Danica Xie, John Sullivan
Aims: Dermatological complaints account for around one in ten emergency department (ED) visits, and up to 83% of dermatology consults do not require hospital admission. In Australia, telemedicine is one strategy to increase access to dermatologic care, especially in rural and remote communities. The main forms of teledermatology are store-and-forward and real-time teledermatology, characterised by referring clinicians asking the dermatology team for advice by sending clinical photos (or a combination of photos and short videos), or via videoconferencing respectively. As such, teledermatology is useful in ED’s, where barriers such as lack of dermatology on-call cover prevent timely communication and dermatological care. The current literature was reviewed to investigate the patient- and clinician-based utility of teledermatology in hospital ED’s.
Methods: Relevant studies were searched in Medline, PubMed Science Direct and Scopus electronic databases up to March 2022.
Results: Four studies including 660 patients were identified. All studies were based in the Australian healthcare system, including three store-and-forward and one real-time teledermatology study. The most common diagnoses were dermatitis/eczema (183 cases, 28%), infection (117 cases, 18%) and drug eruption (100 cases, 15%). Teledermatology confers up to 98% diagnostic agreement compared with in-person dermatology, and most services provided specialised advice within 2 h. Limited data exists on the extent of data security maintained throughout these processes.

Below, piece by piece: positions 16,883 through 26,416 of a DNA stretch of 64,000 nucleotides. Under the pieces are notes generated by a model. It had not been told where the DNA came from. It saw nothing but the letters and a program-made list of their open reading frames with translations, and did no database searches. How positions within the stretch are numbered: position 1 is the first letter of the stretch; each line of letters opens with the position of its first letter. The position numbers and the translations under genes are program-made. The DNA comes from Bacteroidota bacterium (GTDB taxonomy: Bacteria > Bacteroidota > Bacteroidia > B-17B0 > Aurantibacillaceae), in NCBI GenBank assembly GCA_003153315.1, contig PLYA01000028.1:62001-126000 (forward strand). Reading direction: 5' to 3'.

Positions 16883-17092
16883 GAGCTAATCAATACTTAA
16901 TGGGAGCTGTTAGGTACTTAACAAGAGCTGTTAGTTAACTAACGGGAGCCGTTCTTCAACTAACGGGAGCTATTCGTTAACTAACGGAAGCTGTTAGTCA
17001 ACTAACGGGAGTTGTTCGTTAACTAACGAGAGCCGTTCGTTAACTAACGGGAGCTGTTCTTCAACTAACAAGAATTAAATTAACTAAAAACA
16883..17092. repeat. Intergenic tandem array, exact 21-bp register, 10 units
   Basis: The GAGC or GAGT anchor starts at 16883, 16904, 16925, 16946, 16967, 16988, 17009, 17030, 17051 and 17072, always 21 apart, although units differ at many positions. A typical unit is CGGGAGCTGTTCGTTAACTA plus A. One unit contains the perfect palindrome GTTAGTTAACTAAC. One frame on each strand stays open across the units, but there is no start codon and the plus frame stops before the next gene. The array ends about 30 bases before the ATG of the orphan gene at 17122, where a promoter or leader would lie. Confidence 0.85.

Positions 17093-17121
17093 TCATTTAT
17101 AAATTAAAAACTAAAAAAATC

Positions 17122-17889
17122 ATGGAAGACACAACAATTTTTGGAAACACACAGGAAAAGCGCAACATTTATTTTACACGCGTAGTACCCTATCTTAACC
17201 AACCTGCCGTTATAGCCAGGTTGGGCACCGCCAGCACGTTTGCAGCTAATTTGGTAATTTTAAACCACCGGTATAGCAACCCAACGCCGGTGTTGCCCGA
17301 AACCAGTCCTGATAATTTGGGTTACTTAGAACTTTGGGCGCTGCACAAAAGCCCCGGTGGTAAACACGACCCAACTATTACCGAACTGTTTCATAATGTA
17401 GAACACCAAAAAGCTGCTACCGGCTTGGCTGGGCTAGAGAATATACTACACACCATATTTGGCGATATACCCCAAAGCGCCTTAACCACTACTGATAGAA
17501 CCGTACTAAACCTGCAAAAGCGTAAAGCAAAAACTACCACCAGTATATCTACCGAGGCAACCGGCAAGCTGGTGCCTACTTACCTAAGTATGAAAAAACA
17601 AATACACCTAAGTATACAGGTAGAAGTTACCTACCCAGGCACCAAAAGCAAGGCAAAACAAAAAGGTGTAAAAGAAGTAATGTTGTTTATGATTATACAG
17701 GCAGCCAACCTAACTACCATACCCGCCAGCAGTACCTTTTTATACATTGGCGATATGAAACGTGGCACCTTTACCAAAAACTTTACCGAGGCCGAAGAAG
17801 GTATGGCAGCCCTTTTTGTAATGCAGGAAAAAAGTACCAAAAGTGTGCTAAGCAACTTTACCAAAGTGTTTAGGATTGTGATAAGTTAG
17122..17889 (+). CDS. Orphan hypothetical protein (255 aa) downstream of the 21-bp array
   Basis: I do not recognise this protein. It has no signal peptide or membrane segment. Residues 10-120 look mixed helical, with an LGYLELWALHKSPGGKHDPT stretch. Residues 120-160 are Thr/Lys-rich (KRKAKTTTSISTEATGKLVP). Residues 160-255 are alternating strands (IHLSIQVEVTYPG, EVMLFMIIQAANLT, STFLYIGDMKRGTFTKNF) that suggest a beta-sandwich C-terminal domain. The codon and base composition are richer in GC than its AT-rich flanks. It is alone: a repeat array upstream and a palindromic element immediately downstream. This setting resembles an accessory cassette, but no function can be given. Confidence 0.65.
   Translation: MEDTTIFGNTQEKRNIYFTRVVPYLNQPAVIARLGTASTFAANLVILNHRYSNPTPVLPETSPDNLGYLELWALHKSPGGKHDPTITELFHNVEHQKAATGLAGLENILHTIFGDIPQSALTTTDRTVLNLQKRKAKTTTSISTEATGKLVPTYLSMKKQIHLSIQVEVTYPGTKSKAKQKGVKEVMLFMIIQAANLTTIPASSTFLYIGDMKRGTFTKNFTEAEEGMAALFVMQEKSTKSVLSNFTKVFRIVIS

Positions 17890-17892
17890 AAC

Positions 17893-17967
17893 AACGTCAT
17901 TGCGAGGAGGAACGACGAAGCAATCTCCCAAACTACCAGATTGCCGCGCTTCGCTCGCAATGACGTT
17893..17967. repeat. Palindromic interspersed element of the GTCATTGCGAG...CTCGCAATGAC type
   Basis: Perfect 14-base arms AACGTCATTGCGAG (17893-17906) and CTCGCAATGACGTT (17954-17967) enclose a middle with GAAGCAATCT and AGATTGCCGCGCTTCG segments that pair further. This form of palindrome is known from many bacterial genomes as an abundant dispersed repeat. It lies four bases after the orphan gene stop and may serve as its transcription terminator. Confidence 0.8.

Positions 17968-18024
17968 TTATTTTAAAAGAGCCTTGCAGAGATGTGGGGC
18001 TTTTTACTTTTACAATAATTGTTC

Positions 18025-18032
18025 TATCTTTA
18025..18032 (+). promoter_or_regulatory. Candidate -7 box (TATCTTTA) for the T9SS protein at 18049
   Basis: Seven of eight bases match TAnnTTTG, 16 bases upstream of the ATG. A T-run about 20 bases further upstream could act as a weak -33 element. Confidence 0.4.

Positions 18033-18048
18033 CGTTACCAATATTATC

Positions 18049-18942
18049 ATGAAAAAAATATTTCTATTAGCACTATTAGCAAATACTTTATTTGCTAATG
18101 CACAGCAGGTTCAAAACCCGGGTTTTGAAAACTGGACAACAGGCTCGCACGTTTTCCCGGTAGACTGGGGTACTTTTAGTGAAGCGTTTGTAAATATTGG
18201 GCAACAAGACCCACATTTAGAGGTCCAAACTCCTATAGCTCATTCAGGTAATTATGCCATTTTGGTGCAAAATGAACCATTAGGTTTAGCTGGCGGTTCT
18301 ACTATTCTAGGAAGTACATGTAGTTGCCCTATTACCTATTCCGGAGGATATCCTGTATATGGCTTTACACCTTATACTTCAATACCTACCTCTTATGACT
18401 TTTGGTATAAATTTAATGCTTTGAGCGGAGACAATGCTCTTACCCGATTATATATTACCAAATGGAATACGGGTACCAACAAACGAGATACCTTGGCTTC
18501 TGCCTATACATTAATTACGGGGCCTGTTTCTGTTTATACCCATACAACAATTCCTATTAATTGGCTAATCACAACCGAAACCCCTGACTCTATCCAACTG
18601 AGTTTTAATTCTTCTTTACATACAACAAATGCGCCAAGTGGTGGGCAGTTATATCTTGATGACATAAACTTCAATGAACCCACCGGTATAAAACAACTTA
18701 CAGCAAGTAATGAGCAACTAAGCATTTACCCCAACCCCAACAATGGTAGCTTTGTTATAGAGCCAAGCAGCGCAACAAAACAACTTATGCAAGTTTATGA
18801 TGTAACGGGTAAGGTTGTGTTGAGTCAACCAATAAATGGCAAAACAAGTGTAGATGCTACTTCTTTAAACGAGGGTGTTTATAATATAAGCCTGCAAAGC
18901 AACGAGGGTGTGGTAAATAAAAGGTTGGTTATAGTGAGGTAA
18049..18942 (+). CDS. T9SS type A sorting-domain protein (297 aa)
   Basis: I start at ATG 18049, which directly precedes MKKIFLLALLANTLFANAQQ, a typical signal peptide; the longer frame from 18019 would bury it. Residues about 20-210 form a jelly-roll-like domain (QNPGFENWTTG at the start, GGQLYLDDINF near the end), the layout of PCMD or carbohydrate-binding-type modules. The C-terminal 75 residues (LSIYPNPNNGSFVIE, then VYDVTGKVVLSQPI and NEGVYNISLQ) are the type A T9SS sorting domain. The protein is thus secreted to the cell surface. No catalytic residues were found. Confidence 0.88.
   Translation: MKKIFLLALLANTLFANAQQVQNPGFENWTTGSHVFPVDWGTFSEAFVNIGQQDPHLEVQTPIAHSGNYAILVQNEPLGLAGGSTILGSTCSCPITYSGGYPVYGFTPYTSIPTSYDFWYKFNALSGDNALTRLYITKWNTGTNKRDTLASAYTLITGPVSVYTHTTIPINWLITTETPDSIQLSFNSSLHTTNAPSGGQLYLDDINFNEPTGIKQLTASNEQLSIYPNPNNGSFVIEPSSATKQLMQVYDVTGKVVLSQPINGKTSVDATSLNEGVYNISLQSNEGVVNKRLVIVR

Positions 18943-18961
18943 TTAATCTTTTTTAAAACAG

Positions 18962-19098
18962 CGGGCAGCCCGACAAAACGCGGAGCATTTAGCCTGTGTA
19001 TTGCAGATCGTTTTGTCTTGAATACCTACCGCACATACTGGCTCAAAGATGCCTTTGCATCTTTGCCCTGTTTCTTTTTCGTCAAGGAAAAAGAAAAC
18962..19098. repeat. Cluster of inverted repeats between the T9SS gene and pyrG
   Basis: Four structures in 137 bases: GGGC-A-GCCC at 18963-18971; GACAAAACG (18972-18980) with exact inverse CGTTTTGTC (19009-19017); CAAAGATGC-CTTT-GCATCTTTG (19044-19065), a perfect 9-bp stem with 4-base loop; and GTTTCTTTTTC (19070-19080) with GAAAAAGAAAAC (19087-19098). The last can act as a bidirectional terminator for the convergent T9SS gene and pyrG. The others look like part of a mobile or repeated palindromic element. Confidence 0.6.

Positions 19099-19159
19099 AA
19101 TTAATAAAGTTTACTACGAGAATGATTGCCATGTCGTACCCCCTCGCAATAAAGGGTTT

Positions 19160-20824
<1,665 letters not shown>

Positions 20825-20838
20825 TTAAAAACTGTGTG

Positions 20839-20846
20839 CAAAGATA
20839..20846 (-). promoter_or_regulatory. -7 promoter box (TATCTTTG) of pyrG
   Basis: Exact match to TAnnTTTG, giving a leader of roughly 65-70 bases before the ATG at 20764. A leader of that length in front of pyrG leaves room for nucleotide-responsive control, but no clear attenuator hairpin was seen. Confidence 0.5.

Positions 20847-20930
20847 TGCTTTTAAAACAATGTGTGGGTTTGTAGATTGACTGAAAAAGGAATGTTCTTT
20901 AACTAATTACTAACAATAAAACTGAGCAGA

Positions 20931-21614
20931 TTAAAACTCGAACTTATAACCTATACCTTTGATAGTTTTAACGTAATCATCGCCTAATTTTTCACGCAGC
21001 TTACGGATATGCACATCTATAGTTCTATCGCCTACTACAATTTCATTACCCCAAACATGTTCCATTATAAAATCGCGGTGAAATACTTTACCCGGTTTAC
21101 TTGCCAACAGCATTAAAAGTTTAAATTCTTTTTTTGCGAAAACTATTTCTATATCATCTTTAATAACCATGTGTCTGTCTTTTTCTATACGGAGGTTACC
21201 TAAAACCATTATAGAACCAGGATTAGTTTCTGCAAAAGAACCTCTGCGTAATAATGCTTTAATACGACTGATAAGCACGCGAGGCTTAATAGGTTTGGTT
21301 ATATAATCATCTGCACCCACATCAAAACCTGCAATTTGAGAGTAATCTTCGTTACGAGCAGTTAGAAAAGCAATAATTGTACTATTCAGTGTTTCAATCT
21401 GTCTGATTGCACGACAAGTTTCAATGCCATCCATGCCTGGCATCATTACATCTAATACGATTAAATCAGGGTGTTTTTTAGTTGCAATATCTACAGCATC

Conclusions: Teledermatology is an accurate, efficient, and timely way to provide specialist dermatology advice to under-resourced emergency departments and communities. Care should be taken to ensure patient confidentiality is maintained during teledermatology communications.